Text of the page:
Open source and billion dollar ($109USD) companies

An interesting post in computer world UK on why open source companies, and Redhat in particular are not larger. The raison d’etre for open source in business is an effective reduction in costs. The increase in quality over some of the closed source alternatives is also very attractive. Increased quality lowers costs. Of course, not all open source is better … witness the changes Ubuntu has made in their NVidia support, opting for the lower quality nouveau driver as compared to the very good NVidia driver.

But the points in the post are worth considering, especially by open source companies seeking to turn their project into a product. Pitching billion dollar (e.g. $109USD) future revenues for something that is ostensibly a point product … no, this doesn’t work well. Redhat is arguably the most successful open source company, and it is working on breaking the $1B USD mark.

This isn’t because open source is not profitable, or that it is destructive of value. It can be profitable, and it is creative of value. But it does so in a different manner than a closed source product.

At the same time, building a business model around an open source product/project is very hard. To achieve break even is hard enough. To achieve break even when you have a freely distributable product is even harder. You have to reign in the tendency to provide free support. That is where you will make money as an open source product provider. And to build a billion dollar company on a support model … well … lets just say that this is hard.

Most of the VCs betting on these smaller open source companies assume that the exit is an acquisition. For the acquisition to be good for the company, it has to have a high enough multiple for a good IRR. A purchaser has to look at the possibility of purchasing and taking ownership of the company, and what it could mean to the product. Will it be an accretive effort, or will it drain resources/value? Will it increase other sales, or do nothing at all? And they have to compare this to the alternatives, the opportunity costs for example, or simply hiring a few people skilled in the product/project. In fact, this might be the preferential pathway for most acquisitions. Allow the company to get crunched under the weight of getting more financing with limited revenues, and then swoop in, do an asset purchase, and hire critical staff. A company purchase on the cheap. This is what happened to CFS, to VirtualBox, to LNXI, to a number of others.

If the business model is not viable, if it can’t stand on its own, then it probably shouldn’t be funded. Likewise, if it can stand on its own, or be used in a roll-up play, definitely, it should be looked at.

I see quite a number of companies who’ve gotten money recently for their OSS project/products, who don’t stand a chance at hitting $109USD or even $108USD. Most will be lucky to hit $107USD. And VCs won’t go for that.

Or at least they shouldn’t, if they actually want to make money.

Redhat is very well positioned, there might be room for one other. Centos as a rebuild is eating into some of the licensing revenue, but none of the support revenue. So Redhat has stability. In fact, it is in Redhat’s interest to encourage Centos, and make sure they are on top of things, as their users will often want to get support licenses for patches (ahead of the Centos patch stream), or have management insist upon “licensed commercial” bits. I find that last bit amusing in the open source context, but I have seen serious and large RFPs with that in it.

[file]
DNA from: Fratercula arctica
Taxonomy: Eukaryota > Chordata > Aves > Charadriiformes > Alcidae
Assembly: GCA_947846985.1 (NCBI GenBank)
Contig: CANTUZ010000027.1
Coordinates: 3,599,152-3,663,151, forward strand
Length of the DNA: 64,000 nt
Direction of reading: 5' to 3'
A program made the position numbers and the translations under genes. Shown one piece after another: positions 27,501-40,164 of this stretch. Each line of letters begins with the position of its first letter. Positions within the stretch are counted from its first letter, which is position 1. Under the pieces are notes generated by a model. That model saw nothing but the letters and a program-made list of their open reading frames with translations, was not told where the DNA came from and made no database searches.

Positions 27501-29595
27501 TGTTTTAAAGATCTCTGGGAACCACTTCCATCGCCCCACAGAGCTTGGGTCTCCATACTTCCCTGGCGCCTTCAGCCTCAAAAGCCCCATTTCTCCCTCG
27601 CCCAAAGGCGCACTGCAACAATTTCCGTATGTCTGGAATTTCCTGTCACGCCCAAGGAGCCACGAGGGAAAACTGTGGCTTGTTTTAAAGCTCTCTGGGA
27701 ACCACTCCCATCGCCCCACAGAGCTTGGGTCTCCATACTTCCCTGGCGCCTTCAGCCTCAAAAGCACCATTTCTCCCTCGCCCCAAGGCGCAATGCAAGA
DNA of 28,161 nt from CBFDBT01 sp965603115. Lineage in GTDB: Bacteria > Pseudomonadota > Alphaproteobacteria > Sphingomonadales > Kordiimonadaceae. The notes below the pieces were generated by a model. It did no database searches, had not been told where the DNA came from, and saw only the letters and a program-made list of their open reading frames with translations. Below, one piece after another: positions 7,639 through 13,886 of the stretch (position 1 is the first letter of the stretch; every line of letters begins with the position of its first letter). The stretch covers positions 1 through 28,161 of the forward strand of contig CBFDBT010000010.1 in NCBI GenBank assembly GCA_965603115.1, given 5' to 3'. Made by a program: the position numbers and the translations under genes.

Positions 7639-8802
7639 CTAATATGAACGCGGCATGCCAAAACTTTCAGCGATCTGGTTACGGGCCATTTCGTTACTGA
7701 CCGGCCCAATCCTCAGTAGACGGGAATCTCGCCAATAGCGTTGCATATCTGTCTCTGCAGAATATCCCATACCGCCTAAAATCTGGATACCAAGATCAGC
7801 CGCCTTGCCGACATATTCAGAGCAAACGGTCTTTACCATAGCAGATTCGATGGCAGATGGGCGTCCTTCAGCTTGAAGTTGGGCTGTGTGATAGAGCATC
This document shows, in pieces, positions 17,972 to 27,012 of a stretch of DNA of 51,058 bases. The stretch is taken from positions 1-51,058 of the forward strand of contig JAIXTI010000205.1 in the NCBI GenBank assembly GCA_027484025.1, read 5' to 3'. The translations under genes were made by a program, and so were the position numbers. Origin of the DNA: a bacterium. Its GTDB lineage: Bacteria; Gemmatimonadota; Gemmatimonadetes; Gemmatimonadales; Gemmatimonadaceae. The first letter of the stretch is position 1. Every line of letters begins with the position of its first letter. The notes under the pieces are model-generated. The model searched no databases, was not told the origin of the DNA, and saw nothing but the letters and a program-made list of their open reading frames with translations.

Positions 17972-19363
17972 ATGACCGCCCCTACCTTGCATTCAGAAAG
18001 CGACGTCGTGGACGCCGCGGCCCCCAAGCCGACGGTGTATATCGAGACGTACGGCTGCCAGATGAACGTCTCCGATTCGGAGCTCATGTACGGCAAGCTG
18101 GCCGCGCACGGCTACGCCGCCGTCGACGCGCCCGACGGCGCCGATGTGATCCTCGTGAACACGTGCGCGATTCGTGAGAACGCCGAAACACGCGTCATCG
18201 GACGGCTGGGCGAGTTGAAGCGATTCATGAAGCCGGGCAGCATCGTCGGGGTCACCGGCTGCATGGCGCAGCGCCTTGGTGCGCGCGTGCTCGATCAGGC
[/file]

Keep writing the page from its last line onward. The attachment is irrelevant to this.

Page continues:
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2 thoughts on “Open source and billion dollar ($109USD) companies

  1. Disclaimer: I’m a Red Hat employee, but I knew you before that. 😉

    I don’t think I agree that support is where you will make money in open source. I think many companies also buy subscriptions for open-source software because it gives them a way to engage with the experts in a particular technology, all in one place at one time on one page. On the more support-ish side that can be a professional-services kind of thing to build custom solutions; on the more developer-ish side it can mean influencing the next generation of that technology. Either can be extremely valuable.

    Generally, that level of engagement requires some kind of exchange. Among developers it can be code, or even highly speculative promises of code, but many IT consumers don’t have that to offer. What they do have is money, which they offer in exchange for not being told “code or GTFO” – and many OSS developers are *very* quick to say that or worse. Maybe it shouldn’t be necessary to pay people to have them listen to their users, but that in fact is the world we live in.

    Support is probably still the bulk of why people pay for OSS, but it’s not the *only* reason.

  2. @Jeff

    What you wrote … seems to suggest the support model (support in a big tent sense, including interacting with experts … one might call that consulting, or services, or … but it is still, in some large general sense, what I meant by support).

    Which means, I agree with the content, though I’d argue your third sentence does in fact validate what I meant.

    Support to me means any good or service which is not a) shipped in a box to a customer, b) installed on a customer system. So support is a very large thing, encompassing consulting, design, …

    Which seems that is what you are saying (to one effect).

    The other is, apparently, paying people not to curse at you. Hmmm ….

    (note to self: offer profanity laced and profanity free support models … have to figure out which one to charge more for 🙂 )

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